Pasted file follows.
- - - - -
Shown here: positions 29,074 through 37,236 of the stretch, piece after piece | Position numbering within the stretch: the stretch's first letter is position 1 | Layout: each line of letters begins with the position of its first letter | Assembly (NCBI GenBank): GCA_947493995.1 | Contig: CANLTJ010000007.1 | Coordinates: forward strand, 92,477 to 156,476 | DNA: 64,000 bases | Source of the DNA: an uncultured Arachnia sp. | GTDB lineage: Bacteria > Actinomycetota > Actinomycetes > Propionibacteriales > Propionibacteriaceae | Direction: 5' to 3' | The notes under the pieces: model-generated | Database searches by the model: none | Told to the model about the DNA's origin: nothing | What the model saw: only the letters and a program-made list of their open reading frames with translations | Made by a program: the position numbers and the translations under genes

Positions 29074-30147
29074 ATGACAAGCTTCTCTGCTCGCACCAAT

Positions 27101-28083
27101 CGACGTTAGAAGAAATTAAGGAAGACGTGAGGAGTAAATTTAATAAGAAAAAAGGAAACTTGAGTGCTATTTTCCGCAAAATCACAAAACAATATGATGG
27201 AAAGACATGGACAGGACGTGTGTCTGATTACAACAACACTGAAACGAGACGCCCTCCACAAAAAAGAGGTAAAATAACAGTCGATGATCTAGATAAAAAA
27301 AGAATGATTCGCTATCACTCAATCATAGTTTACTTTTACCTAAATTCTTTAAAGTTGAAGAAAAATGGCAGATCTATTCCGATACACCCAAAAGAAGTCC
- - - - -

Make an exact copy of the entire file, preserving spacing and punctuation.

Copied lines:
Shown here: positions 29,074 through 37,236 of the stretch, piece after piece | Position numbering within the stretch: the stretch's first letter is position 1 | Layout: each line of letters begins with the position of its first letter | Assembly (NCBI GenBank): GCA_947493995.1 | Contig: CANLTJ010000007.1 | Coordinates: forward strand, 92,477 to 156,476 | DNA: 64,000 bases | Source of the DNA: an uncultured Arachnia sp. | GTDB lineage: Bacteria > Actinomycetota > Actinomycetes > Propionibacteriales > Propionibacteriaceae | Direction: 5' to 3' | The notes under the pieces: model-generated | Database searches by the model: none | Told to the model about the DNA's origin: nothing | What the model saw: only the letters and a program-made list of their open reading frames with translations | Made by a program: the position numbers and the translations under genes

Positions 29074-30147
29074 ATGACAAGCTTCTCTGCTCGCACCAAT

Positions 27101-28083
27101 CGACGTTAGAAGAAATTAAGGAAGACGTGAGGAGTAAATTTAATAAGAAAAAAGGAAACTTGAGTGCTATTTTCCGCAAAATCACAAAACAATATGATGG
27201 AAAGACATGGACAGGACGTGTGTCTGATTACAACAACACTGAAACGAGACGCCCTCCACAAAAAAGAGGTAAAATAACAGTCGATGATCTAGATAAAAAA
27301 AGAATGATTCGCTATCACTCAATCATAGTTTACTTTTACCTAAATTCTTTAAAGTTGAAGAAAAATGGCAGATCTATTCCGATACACCCAAAAGAAGTCC